The third pool was again mixed for a more tepid temperature which appealed to people who preferred that. All three pools were situated on the river's edge - overlooking the torrent and some of the most amazing canyons and tropical vegitation I have ever seen and the blue skies and sun of Taiwan (OK the picture proves I didn't see blue skies and sun that day). They were sheltered just a bit by the cliff that had been cut by the river but basically open to the world. A delightful experience.
The hot springs on the north side of the island are a different experience. My friend Andrew tipped us off that the public ones tend to have some contamination (bodily fluids) and that the clean ones are almost all indoors. They are private affairs. Virtually all of them are piped into hot-tubs in confined, individual hotel-sized rooms for privacy. Even the one we saw that was open to the outside was a pool on a hotel rooftop. As such they are also done sans-stiches, aka clothing-non-grata, aka (ironically) au natural.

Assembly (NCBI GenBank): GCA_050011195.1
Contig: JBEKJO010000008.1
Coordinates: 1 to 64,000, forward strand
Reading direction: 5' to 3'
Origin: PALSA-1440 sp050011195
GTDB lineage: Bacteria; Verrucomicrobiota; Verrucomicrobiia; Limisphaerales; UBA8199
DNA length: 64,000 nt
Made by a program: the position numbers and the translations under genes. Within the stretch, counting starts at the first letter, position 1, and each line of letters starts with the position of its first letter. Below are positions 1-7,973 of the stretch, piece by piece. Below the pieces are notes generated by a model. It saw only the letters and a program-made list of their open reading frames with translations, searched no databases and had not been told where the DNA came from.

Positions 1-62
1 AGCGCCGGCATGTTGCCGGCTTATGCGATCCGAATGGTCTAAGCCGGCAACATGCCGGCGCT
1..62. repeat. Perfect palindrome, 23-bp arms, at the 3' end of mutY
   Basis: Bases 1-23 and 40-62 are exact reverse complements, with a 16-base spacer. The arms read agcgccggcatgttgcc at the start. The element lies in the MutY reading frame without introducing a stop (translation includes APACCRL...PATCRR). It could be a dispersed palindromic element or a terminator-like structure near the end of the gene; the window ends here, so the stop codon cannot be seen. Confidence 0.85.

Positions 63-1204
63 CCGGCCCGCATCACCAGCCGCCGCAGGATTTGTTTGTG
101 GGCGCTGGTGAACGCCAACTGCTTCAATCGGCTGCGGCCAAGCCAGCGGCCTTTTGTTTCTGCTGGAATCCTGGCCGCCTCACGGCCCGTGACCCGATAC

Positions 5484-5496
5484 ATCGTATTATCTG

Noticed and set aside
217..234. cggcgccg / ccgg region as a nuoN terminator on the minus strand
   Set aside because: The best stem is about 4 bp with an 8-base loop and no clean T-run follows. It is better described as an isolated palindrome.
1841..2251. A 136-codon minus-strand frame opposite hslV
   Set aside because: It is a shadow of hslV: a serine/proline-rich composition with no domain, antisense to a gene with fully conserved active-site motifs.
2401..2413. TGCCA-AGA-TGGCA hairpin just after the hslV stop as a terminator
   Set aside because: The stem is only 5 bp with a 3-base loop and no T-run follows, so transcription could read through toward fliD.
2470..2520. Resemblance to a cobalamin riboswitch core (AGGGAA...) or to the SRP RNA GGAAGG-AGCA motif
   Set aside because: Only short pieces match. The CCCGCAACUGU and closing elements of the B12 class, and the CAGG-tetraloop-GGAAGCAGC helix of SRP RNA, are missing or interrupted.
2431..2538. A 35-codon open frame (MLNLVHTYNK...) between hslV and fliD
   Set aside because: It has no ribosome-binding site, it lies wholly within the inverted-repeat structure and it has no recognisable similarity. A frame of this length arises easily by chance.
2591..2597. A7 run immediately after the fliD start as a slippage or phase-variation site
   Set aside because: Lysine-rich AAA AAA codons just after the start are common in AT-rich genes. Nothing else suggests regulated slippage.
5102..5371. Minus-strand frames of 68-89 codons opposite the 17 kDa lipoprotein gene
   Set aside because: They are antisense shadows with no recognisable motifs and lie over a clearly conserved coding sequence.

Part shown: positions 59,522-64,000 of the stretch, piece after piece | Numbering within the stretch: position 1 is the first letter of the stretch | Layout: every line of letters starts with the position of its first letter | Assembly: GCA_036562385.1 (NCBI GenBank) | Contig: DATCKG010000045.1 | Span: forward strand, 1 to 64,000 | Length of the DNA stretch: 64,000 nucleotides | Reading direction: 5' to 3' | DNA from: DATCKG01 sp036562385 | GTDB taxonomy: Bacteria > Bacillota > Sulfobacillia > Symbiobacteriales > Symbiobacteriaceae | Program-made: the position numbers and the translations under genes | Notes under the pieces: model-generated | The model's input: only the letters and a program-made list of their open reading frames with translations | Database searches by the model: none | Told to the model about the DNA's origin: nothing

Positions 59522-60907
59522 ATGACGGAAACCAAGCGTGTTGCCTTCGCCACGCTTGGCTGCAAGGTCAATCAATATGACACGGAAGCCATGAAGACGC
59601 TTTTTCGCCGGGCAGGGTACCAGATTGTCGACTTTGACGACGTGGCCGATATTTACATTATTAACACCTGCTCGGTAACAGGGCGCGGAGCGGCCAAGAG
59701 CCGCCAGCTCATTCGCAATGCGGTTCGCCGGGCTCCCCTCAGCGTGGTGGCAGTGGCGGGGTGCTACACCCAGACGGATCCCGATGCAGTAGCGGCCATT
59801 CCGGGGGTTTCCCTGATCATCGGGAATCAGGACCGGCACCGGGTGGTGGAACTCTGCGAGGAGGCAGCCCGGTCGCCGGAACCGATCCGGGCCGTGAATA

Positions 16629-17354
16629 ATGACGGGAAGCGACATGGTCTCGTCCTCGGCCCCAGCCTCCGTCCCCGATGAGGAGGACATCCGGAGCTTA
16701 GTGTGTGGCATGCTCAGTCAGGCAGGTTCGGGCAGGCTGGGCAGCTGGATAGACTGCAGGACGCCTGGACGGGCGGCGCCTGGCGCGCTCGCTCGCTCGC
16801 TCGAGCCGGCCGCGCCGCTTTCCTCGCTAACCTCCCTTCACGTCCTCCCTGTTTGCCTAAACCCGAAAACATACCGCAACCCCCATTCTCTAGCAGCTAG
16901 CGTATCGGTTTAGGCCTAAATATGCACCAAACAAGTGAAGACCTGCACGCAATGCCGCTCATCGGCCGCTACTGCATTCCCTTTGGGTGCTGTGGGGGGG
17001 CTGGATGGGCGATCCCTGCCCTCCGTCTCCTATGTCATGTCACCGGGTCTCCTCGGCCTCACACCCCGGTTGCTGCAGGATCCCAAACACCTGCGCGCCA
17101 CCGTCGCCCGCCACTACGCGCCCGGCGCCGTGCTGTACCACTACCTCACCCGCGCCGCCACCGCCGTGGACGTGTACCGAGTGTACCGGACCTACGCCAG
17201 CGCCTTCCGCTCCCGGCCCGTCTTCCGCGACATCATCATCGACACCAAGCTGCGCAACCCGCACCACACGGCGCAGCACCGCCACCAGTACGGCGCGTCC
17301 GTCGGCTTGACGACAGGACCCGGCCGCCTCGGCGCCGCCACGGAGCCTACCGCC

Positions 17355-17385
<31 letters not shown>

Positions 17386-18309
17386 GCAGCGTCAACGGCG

Thanks Andrew for saving us from ourselves!
I am wondering in retrospect whether the Taroko springs were also contaminated. If so I'd like to put in a retroactive "ick".
Posted by John at 1:38 PM
When you think about it doesn't it seem strange that a 10W LED light bulb needs a heavy heatsink with fancy fins when a 100W incandescent doesn't?
Here's what I have found.
A 100W incandescent light is too hot to touch - about 90-130C (200-270F). But that is using the surface of that glass bulb as the heatsink. The filament that actually gives the light is 2000-2500C (3600-4500F)!!! The gasses inside of the bulb actually don't carry heat to the surface of the glass at all. That's an advantage in this bulb since the heat is key for getting the light.